Muscat: An Omani adventurer managed to climb the highest peak in Antarctica, and became the first citizen to ascent the Seven Summits and Antarctica.
Omani adventurer Suleiman bin Hamoud Al Naabi managed to climb the highest peak in Antarctica, which is the Vinson summit. It is approximately 5,000 metres above sea level. Suleiman bin Hamoud Al Naabi became the first Omani to finish the ascent of seven peaks and the Southern Pole in the same trip.
The Omani adventurer said: "The adventure began on the second of December 2022, when I was able to reach the southern frozen pole on December 16 after travelling a distance of 120 km skiing for eight days, and then completed the trip by going to the mountain camp ( Vinson) and climbed the mountain in stages, and on the 24th of December reached the summit of Mount (Vinson), the highest peak in Antarctica.
He added: "This adventure is part of the Grand Slam Explorer programme aimed at reaching Seven World Summits on every continent and the North and South Poles. This has been added to the series of achievements after representing the Sultanate of Oman in climbing the highest peak in the world, which is Everest, with a height of 8,849 metres. I reached Lhotse which is the fourth highest peak in the world, having a height of 8,516 metres, during the same trip, to be the first Omani, and the second Arab to reach both summits together in the same trip.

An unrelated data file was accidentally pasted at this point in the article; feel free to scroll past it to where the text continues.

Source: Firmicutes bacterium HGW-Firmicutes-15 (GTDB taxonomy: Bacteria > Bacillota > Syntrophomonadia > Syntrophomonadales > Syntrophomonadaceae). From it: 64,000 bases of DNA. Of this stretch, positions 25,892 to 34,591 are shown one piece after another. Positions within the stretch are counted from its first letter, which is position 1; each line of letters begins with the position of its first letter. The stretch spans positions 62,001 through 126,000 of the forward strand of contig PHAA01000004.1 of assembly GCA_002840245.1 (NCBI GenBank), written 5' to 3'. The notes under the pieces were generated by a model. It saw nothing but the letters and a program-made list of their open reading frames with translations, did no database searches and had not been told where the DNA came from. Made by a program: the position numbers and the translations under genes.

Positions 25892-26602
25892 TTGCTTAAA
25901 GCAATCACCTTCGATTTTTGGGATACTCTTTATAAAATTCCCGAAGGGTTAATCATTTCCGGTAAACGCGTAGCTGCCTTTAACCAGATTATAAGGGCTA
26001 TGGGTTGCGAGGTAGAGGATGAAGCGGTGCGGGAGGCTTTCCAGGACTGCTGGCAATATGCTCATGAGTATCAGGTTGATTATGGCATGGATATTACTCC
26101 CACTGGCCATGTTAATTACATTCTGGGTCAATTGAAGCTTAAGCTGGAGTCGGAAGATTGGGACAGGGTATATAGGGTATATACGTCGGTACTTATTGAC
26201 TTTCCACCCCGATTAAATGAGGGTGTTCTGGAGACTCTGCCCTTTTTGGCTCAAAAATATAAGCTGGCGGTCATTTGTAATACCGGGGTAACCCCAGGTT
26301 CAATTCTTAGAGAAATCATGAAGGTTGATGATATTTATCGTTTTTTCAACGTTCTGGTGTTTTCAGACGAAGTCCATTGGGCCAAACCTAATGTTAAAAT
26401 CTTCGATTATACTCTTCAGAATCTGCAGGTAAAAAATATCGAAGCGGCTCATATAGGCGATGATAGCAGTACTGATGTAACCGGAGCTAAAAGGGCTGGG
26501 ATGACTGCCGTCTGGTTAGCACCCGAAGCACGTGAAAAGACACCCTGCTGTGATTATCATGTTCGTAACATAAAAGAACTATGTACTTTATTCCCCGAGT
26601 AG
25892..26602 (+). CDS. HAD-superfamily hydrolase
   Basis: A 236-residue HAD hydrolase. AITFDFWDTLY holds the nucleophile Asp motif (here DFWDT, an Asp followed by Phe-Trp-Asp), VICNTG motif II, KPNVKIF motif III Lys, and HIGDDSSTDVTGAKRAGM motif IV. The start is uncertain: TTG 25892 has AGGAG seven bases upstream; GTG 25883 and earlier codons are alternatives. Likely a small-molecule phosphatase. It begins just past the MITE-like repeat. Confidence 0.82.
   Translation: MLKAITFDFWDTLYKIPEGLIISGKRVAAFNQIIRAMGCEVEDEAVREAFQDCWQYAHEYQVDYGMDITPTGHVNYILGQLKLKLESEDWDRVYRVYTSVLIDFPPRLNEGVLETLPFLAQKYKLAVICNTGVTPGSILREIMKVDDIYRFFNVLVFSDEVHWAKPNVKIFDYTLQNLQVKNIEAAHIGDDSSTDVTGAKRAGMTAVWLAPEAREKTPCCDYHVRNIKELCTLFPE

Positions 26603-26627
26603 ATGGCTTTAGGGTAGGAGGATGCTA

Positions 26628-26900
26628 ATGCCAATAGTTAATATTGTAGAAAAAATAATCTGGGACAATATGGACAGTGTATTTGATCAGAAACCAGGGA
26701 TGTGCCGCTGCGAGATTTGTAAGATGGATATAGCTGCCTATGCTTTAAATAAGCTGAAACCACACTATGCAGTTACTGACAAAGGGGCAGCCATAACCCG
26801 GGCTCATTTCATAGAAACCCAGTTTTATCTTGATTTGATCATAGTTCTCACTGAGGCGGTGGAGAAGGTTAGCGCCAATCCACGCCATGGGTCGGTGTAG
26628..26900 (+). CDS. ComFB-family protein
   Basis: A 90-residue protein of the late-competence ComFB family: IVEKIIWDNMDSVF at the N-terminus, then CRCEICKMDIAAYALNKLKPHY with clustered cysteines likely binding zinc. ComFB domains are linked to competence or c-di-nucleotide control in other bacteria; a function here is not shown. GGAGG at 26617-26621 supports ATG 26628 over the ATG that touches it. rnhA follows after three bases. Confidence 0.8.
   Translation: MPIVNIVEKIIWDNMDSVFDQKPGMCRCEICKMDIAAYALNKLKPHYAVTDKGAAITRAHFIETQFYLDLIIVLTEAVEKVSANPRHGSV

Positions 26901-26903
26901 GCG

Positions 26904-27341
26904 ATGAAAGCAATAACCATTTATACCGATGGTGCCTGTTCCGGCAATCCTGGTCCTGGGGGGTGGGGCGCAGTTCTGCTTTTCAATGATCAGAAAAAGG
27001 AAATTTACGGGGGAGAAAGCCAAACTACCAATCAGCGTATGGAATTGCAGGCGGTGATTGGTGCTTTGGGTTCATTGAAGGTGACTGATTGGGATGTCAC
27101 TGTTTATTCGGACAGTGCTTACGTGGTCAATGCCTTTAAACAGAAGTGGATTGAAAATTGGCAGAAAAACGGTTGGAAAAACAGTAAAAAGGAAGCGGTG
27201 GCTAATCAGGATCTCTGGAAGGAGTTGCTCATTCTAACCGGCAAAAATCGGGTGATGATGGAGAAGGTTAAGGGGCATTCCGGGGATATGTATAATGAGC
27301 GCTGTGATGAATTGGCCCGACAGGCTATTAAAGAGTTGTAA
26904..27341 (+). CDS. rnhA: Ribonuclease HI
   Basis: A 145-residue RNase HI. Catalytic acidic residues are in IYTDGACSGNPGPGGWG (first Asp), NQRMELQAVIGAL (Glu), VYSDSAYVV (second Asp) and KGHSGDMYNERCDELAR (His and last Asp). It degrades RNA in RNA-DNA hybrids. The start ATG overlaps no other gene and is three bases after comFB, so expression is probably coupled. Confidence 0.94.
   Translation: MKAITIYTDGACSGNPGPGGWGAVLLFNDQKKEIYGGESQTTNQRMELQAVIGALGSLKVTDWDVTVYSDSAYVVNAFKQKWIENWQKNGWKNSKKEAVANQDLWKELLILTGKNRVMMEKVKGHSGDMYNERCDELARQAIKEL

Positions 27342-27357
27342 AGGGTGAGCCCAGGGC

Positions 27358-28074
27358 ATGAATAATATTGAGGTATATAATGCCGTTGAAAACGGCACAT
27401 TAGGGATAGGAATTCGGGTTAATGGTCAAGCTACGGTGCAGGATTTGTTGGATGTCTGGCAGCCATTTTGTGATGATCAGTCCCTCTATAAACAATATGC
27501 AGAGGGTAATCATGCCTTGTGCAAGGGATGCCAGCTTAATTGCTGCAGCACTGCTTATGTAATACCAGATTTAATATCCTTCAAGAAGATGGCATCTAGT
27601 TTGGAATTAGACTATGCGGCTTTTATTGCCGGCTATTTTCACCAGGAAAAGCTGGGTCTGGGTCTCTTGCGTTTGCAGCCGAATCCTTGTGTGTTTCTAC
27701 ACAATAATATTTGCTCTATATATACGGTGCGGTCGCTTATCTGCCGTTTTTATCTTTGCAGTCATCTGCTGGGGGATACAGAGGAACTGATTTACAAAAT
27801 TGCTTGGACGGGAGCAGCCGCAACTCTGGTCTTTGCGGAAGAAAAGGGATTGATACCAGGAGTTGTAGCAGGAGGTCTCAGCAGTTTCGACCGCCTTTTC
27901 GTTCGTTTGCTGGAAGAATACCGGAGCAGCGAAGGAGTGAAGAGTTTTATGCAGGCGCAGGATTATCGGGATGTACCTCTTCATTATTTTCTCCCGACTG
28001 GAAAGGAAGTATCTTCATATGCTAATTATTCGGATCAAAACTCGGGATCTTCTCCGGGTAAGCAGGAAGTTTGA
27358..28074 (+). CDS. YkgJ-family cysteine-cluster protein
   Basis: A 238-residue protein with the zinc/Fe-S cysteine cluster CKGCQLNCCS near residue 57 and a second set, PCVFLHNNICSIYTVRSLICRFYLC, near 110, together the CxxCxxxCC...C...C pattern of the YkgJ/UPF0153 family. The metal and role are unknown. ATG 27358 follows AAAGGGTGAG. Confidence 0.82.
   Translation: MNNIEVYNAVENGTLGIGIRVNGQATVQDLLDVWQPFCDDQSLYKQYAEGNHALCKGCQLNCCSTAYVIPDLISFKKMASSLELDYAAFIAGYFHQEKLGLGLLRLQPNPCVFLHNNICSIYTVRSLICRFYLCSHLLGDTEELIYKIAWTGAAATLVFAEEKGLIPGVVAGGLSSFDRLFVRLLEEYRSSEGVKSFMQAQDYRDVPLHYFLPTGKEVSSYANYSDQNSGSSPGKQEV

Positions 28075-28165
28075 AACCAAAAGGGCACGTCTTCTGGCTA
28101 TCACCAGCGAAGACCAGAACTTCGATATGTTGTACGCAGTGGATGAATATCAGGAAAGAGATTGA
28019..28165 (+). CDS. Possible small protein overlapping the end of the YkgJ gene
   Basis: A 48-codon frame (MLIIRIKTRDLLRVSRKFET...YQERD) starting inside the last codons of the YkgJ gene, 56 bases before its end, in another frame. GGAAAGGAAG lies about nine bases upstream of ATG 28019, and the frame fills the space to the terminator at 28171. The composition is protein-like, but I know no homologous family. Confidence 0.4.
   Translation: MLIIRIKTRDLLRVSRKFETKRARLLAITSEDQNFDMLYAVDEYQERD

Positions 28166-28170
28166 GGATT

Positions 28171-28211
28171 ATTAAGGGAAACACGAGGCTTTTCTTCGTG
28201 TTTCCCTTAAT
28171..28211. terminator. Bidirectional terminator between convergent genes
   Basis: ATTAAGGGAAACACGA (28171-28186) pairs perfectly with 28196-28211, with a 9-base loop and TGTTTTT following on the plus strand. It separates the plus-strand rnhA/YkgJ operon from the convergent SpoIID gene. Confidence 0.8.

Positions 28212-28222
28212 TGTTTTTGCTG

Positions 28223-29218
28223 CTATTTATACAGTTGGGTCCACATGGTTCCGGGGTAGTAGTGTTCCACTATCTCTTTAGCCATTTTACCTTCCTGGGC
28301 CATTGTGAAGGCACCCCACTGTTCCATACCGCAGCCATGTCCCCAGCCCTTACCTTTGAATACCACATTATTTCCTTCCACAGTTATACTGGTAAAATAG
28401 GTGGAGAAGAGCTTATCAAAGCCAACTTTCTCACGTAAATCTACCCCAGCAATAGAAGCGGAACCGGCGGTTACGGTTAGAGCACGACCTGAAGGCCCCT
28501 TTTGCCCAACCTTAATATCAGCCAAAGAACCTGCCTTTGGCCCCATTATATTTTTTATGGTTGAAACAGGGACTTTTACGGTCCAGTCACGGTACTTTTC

In addition, I reached the summit of (Aconcagua) in Argentina, with a height of 6,962 metres, and the highest mountain peak in the continent of Europe, which is (Mount Elbrus) in Russia, with a height of 5,642 metres, and the ascended the highest mountain peak in Australia, which is the summit of Mount (Kosiasco) with a height of 2,228 metres. In addition to climbing the highest mountain peak in North America, which is the summit of Mount (Denali), with a height of 6,190 metres, and Mount (Mont Blanc) in France, with a height of 4,810 metres.
He explained that the trip was characterized by environmental and climatic conditions that are among the harshest natural factors on the face of the earth, and it is difficult to predict and ascertain their phenomena, and it is one of the most difficult challenges available to man to test their determination to go through the experience of skiing to the South Pole and climbing to the top of Mount (Vinson).